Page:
When oil and gas companies want to get at deposits deep underground, they often do “hydraulic fracturing.” The process, called "fracking," pumps a special fluid down a well shaft to free up oil and gas. What’s in fracking fluid is largely a secret. Colorado Congresswoman Diana DeGette isn’t happy about that. The Denver Democrat recently revealed in a letter to the Environmental Protection Agency that the fluid sometimes contains diesel fuel. That concerns her, because diesel has benzene in it.
Diana DeGette: According to the EPA, even small amounts of benzene in drinking water can be harmful to health. Leading to nervous system disorders and other kinds of health risks, and that’s why EPA’s goal is to keep benzene at zero in drinking water.
We talk later in the show with Tisha Schuller, the president of the Colorado Oil and Gas Association, about why diesel is used and whether it’s safe. First, Congresswoman DeGette talks with Ryan War
ner. She’s investigating fracking along with the EPA.
Statement from Halliburton:
U.S House Representatives Henry A. Waxman, Edward J. Markey and Diana DeGette sent a letter to Lisa Jackson, the Administrator of the U.S. Environmental Protection Agency (EPA), regarding a recent Congressional investigation in connection with the use of diesel fuel in hydraulic fracturing operations. Halliburton believes it is important to address several of the points raised in this letter.
Halliburton entered into a Memorandum of Agreement in 2003 with the EPA regarding the use of diesel fuels in coalbed methane gas development and the Company has continued to operate in compliance under that agreement.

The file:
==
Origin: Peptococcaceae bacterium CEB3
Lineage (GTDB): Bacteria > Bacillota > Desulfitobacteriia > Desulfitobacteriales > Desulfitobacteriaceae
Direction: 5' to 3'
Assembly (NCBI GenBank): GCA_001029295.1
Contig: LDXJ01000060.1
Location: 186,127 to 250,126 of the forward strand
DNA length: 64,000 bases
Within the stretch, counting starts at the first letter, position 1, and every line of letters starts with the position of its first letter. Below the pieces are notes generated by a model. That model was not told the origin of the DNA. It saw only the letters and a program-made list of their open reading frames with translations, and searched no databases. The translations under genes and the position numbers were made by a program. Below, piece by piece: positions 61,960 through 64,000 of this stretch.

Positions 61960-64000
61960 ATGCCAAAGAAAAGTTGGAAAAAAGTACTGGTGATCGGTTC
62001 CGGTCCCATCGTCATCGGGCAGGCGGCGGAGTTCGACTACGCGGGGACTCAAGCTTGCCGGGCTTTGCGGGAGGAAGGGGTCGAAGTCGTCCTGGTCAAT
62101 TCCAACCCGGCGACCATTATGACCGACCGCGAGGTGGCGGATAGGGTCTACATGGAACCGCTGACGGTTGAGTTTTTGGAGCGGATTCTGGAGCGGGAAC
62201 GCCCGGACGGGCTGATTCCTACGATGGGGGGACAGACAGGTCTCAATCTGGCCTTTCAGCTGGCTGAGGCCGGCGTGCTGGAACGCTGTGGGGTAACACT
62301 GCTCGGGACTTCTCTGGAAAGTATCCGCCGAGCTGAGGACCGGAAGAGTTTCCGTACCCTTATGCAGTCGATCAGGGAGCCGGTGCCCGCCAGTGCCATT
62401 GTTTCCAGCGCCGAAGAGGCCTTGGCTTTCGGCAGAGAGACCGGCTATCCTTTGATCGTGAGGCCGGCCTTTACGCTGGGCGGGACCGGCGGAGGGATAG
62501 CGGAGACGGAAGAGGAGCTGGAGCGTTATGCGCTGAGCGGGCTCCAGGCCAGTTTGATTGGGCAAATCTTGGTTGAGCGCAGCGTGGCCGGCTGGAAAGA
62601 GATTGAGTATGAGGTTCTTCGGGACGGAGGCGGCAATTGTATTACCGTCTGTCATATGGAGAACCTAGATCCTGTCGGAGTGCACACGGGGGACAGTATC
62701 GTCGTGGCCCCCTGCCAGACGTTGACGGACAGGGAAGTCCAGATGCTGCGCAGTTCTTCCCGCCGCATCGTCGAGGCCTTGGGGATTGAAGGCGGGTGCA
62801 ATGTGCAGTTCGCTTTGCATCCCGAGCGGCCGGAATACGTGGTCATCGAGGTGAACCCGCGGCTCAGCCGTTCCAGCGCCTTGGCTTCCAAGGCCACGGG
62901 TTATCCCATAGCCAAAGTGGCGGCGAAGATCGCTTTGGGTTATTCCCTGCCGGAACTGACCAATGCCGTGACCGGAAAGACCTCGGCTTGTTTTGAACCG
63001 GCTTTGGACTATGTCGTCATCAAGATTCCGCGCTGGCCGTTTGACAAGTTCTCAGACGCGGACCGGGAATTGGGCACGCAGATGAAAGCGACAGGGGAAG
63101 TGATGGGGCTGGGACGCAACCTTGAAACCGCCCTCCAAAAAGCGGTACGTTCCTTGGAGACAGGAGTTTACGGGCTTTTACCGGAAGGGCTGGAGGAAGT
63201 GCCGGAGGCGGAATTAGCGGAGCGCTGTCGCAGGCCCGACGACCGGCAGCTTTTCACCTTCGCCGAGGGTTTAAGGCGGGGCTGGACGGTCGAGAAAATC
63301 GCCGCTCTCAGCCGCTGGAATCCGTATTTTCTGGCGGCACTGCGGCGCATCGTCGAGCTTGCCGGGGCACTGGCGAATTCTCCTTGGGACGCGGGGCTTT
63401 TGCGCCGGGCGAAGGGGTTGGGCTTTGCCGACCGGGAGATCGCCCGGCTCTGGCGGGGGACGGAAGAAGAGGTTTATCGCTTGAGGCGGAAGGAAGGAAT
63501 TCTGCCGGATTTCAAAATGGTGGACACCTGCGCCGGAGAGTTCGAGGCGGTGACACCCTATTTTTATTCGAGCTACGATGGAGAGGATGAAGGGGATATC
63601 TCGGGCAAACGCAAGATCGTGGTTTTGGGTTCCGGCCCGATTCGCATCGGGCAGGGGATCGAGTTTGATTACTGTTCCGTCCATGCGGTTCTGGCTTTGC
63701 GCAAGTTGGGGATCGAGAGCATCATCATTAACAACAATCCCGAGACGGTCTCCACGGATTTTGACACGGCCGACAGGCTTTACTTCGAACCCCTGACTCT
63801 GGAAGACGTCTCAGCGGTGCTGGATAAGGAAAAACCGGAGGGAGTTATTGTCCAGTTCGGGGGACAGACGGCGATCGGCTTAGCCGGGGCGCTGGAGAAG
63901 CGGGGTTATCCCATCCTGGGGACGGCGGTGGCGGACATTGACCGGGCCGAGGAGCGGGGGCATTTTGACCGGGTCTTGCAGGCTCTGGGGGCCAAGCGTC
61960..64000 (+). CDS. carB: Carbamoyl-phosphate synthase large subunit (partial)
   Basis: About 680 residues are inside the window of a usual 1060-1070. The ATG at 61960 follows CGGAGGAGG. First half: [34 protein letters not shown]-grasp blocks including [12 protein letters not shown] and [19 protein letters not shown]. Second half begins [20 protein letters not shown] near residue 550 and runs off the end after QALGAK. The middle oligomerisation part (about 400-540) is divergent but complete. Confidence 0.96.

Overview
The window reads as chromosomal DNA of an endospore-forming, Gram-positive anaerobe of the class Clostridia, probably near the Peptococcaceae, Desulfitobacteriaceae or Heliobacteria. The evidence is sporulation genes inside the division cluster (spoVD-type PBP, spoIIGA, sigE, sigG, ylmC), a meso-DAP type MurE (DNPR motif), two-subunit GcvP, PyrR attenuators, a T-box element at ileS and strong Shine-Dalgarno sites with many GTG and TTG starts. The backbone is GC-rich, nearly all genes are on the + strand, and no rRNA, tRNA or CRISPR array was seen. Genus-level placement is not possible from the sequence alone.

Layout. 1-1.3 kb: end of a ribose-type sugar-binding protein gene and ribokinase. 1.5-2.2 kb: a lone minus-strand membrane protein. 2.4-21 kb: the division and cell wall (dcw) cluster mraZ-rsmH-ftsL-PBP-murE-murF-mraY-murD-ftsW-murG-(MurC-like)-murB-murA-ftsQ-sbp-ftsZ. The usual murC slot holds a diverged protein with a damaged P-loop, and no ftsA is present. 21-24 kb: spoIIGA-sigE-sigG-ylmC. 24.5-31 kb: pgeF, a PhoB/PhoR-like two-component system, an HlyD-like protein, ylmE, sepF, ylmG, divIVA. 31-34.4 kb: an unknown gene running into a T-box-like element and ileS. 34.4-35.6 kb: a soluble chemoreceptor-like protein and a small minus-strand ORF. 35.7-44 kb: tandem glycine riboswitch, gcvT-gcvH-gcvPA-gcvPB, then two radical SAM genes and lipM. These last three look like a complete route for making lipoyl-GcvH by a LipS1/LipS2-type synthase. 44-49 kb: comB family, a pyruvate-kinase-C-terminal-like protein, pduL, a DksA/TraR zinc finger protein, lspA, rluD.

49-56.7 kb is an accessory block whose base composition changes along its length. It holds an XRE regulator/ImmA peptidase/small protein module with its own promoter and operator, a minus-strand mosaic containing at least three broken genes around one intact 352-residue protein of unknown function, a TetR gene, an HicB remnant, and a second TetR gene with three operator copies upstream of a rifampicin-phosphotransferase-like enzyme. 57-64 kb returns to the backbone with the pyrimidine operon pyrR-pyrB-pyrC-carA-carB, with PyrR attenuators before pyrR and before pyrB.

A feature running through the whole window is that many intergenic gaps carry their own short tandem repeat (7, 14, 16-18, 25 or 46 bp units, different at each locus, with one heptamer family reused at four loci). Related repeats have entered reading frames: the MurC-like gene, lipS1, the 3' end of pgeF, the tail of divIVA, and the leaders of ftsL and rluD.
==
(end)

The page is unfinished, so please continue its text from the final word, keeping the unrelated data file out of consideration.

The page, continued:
With respect to last week’s Congressional correspondence, Halliburton does not believe that the Company’s hydraulic fracturing activities have resulted in a violation of the Safe Drinking Water Act or any other federal environmental law.
It is important to note that in mid-summer of 2010, the EPA modified its website to address hydraulic fracturing operations using diesel. This action did not follow the standard administrative processes required in adopting new federal regulatory requirements and the companies involved had no knowledge this change was being made by the EPA.
Recently, the issue of the EPA change has been challenged in court by two national energy trade associations. Within the last two weeks, the federal Court of Appeals in Washington, D.C. denied EPA’s motion to dismiss this case, and the specific merits of this important procedural issue will now be fully heard by the court.
Last week’s congressional correspondence goes on to say that there have been violations of the federal Safe Drinking Water Act committed between 2005 and 2009. However, as noted above, EPA made these changes to their website language for the first time only in mid-summer 2010, and we do not believe that change constitutes proper rulemaking.
Finally, the letter suggests that Halliburton may have used 7.2 million gallons of diesel fuel in violation of federal requirements. This is not accurate because there are currently no requirements in the federal environmental regulations that require a company to obtain a federal permit prior to undertaking a hydraulic fracturing project using diesel.
The current Memorandum of Agreement which Halliburton entered into together with the other oil service companies only covers coalbed methane (CBM) gas development projects. The use of most of this diesel was as part of product additives for other hydraulic fracturing operations.
Halliburton is firmly committed to meeting all of the regulatory requirements applicable to hydraulic fracturing. Halliburton has in fact taken the initiative to develop and implement several new technologies for hydraulic fracturing that provide an extra margin of safety for public health and the environment. These include, for example, the introduction of the CleanStim™ hydraulic fracturing fluid system. This fluid system uses ingredients sourced exclusively from the food industry and represents a major advance in fracturing fluid technology.